That being said, an exception has been made for “office exclusive” listings – discrete listings that agents and brokers from the same firm are free to share among each other and with prospective clients. Properties promoted in such fashion allow listing brokers to market the real estate inside their office network of colleagues, and sellers to privately sell homes without having to advertise these listings on the MLS. But if such listings are promoted to the general public at any point (such as via the firm’s website, fliers, or through a social media or email blast), these listings must also be submitted to the MLS.
Your real estate agent – who maintains a network of colleagues and contacts – will be your best source of leads here. They can help point you toward office exclusive and pocket listings as desired.
Alternatives To Pocket Listings
“Coming soon” listings (aka off-MLS listings) – which are not yet added to the MLS and describe a property that is not available for sale or showing until a later date – can provide a helpful alternative and advertising tool, though. Serving as a loophole of sorts, they can provide a solution through which to gauge interest in a piece of real estate while a seller uses the time prior to market listing to finish preparing the property for sale. A legal and legitimate way to promote a home, apartment, or condo, a coming soon listing should not be available for showing during this time period though … or used as a way to circumvent the MLS.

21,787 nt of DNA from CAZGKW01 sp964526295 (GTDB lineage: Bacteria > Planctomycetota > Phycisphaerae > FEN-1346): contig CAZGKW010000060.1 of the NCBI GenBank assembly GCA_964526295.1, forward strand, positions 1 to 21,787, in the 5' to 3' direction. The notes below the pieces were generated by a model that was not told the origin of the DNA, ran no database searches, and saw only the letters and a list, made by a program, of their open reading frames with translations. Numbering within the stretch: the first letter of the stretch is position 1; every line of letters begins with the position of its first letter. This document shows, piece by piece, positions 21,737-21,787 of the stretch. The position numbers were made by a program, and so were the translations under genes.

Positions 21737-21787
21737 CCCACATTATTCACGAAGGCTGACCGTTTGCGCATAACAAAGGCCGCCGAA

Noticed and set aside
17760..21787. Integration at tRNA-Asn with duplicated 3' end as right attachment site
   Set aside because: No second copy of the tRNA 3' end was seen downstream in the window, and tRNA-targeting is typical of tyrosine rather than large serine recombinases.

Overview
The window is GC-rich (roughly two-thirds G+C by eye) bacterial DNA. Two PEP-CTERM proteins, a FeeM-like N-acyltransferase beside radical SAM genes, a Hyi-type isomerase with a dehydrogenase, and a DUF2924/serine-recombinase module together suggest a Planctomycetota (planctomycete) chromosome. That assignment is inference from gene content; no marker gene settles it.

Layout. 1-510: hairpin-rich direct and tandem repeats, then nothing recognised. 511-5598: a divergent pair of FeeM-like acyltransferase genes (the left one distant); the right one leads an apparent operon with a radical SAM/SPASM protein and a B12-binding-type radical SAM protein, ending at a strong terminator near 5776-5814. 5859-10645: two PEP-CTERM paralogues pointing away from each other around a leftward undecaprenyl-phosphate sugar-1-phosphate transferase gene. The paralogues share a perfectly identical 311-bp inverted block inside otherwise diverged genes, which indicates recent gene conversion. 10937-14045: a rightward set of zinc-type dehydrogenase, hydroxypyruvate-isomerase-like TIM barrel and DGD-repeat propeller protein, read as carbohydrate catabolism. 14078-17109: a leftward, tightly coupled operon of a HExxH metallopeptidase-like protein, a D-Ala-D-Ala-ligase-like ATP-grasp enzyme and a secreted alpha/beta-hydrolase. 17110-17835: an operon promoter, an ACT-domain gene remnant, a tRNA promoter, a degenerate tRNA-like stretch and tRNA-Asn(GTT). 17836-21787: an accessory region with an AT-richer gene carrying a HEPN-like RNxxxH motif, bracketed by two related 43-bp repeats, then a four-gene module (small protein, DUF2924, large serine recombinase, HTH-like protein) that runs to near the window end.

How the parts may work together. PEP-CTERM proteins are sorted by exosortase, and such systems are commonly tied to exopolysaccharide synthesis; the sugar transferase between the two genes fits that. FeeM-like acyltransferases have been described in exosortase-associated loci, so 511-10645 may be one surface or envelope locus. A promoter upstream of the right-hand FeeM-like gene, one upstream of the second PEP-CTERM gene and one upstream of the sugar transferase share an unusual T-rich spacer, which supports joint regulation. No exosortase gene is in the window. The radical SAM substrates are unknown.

The Bottom Line
Pocket listings can prove a handy tool for certain sellers, especially if they’re concerned with maintaining their privacy or marketing to a more select clientele. But pocket listings are not allowed in many areas of the nation, and the majority of homeowners are best served with a public MLS or “coming soon” listing. To learn more about effective ways to market and promote your home, be sure to check back frequently here at the Rocket Mortgage® Learning Center.